Blech, master

Slave-loving Gor aficionados are sick.


none
May 22, 2000 12:33PM (UTC)

Chain gang

BY JULIA GRACEN (05/18/00)

This is not the first I have heard of John Norman's books and the
Gorean slave idea. However, I am appalled that seemingly intelligent
people would voluntarily engage in such a misogynistic pastime. In many
parts of the world, women have no legal rights and are treated as chattel.
In the free world, we should be striving to end the oppression of women,
not engaging in sex play that demeans and degrades them. If we are
complacent about a practice that allows men to grind women under their heel
in "fun," we are saying as a society that the age-old idea that women are
inferior is true. Perhaps Norman's books are best taken as a cautionary
tale.

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-- Laura McMasters

Ten years ago, while browsing a dusty, cobwebbed and now-defunct
used book store in San Francisco, I literally stumbled over a box
containing an almost complete set of John Norman's Gor series. Being an
avid sci-fi reader, I took "Tarnsman of Gor" home with me. I found the
story of an Earthman's adventures in Counter-Earth enjoyable enough, and I
accepted the status of women in the story as simply part of the story. But
by the fifth or sixth book, I was simply too freaked out to continue. What
had started off as a mediocre but somewhat entertaining story had now
turned into a relentless, implacable, misogynistic rant. In page after
page, men demeaned, humiliated, struck and tortured women. In page after
page, women fell to their knees, begging to be hurt more.

I have read the aimless, rambling sputtering of Luddites, conspiracy
theorists, race supremacists and other nut cases, but I have never read
something so overflowing with anger, so thoroughly soaked in hatred.
Shuddering, I put the last book down half-read, and tried to put John
Norman's sick fantasies out of my mind. In time, I did, and 10 years went
by.

Today, 10 years older, I revisit the issue through your article, and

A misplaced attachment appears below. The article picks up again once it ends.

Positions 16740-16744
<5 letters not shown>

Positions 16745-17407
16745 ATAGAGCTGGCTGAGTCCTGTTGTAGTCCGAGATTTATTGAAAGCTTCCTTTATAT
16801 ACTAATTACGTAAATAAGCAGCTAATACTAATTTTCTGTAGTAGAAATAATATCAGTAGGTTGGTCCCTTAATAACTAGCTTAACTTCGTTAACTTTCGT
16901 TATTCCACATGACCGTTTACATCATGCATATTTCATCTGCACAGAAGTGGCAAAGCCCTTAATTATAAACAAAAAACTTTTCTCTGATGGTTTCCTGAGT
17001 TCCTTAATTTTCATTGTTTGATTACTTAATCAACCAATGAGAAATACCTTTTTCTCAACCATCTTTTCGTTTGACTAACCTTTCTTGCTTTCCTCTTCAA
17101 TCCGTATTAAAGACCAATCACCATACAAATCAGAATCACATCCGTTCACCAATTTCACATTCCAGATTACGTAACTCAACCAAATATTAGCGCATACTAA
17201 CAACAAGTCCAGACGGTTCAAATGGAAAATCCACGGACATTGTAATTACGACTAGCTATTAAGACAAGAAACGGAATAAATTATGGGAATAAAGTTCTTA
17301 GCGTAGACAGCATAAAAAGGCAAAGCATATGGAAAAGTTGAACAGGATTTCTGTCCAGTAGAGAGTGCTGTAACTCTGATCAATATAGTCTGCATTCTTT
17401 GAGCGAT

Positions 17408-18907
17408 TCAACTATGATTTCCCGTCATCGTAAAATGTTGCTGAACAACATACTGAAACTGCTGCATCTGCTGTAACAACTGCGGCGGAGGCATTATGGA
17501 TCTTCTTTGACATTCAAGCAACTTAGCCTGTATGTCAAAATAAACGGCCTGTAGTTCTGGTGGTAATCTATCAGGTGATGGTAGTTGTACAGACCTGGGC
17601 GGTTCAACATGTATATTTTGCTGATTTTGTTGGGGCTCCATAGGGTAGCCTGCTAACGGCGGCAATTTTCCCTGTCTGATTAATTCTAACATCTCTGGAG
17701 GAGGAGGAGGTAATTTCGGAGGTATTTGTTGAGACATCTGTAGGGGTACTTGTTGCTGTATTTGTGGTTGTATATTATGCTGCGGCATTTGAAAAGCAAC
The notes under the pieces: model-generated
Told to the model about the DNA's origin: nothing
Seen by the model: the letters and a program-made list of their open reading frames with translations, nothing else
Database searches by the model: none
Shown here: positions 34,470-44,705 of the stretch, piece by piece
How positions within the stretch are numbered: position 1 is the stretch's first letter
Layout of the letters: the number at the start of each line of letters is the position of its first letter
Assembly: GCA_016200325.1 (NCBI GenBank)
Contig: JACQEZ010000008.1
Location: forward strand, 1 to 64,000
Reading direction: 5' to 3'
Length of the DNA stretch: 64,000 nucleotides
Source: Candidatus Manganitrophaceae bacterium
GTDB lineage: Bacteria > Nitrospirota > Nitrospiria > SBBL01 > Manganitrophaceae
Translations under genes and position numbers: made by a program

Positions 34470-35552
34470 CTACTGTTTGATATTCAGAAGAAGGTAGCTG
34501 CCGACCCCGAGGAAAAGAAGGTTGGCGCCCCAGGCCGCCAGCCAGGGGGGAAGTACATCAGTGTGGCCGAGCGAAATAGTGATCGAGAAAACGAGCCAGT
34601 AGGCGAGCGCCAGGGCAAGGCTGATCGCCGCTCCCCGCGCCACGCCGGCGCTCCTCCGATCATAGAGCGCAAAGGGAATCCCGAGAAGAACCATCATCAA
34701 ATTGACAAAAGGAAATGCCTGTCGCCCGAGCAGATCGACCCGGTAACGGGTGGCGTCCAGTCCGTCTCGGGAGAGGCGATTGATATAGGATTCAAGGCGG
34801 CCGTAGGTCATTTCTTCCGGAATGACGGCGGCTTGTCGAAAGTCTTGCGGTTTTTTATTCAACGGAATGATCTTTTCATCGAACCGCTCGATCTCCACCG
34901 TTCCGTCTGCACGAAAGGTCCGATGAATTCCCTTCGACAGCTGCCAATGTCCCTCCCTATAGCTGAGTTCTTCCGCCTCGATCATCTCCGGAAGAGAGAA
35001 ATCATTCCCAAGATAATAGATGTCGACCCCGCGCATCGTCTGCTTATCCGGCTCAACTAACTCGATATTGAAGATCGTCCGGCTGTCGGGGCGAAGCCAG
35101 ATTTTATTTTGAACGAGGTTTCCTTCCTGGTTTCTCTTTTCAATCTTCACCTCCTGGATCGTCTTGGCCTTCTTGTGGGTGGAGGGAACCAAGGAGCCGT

intellectually realize what back then I only understood instinctively.
Notwithstanding all the ignorant, self-serving Gorean chatter about human
evolution, and how things should be, it remains that truly strong people do
not need to hurt or be hurt to feel self-realized. Only the weak and the
sick have those needs.

-- Walt Roberts

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No one has an instinct to be a slave. Instinct is used for
survival in animals and humans. This is lifestyle choice, not an instinct,
for women and men. That is why "ugly" and "weak" people survive, because
human brain function is complex. As a person of African descent whose
ancestors were once "bent to some man's will," I think the idea of women
wanting to be slaves is a bunch of hooey. These people have made a choice,
albeit in my opinion a weird one. If one day they got a clue and chose not
to do this, no instinct they have would stop them. People have evolved and
if you can't handle women that are not submissive then your kind will die
out too.

-- Jeannie Mitchell-Duguay

Though the Gorean Master/slave relationship is part of what many
of us consider to be the Gorean experience, it is not the total Gorean
experience. The honor and spirit of men is also part of the Gorean
experience. As with any grouping of individuals, you will find that you
cannot characterize the whole group by just speaking to a few.

Your writer wanted to know why the weak have survived when John Norman has
said that they should have perished. Perhaps it was the strong and
honorable who have volunteered, fought and died for the weak over the years
that made it so, leaving the weaker to survive.

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As to the men of Gor seeming to be wild men who just go around beating on
people and taking what they want, in the codes of the warriors, there is a
saying: "Be strong and do as you will. The swords of others will set you
your limits." (Marauders of Gor, p. 10)

Norman, in his work titled "Time Slave," states that one needs to define a
morality for oneself that fits one's own time, and I agree. I really see no
problem with placing the Gorean way of thinking into my daily life. I have
no problem working with women and taking direction from them. If a woman
is more capable of doing something than I am, then so be it. Today's woman
is quite capable of surviving on her own in today's society, not needing a
man as her "hunter" any longer.

My wife is a career woman who has done quite well for herself, and I
respect her for all she has done. She has no desire to read the Books of
Gor. Since I have begun reading the Books of Gor, though, my wife's
attitude towards me has changed slightly. Occasionally, I see in her eyes
something different. I see a glimmer of respect -- the respect and trust
that only a woman can feel for a man, in my opinion. Norman says that a
woman will only feel like a real woman when she is at the feet of a real
man. In today's terms, that does not necessarily mean a woman is physically
on her knees; nor, perhaps, should she be.

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Norman also says that when some cannot climb the mountain, they usually
deny that the mountain even exists. Just because I seek and desire to hear
the ancient drums that others cannot or will not hear, does not mean the
drums do not beat in my heart.

-- Name withheld at writer's request


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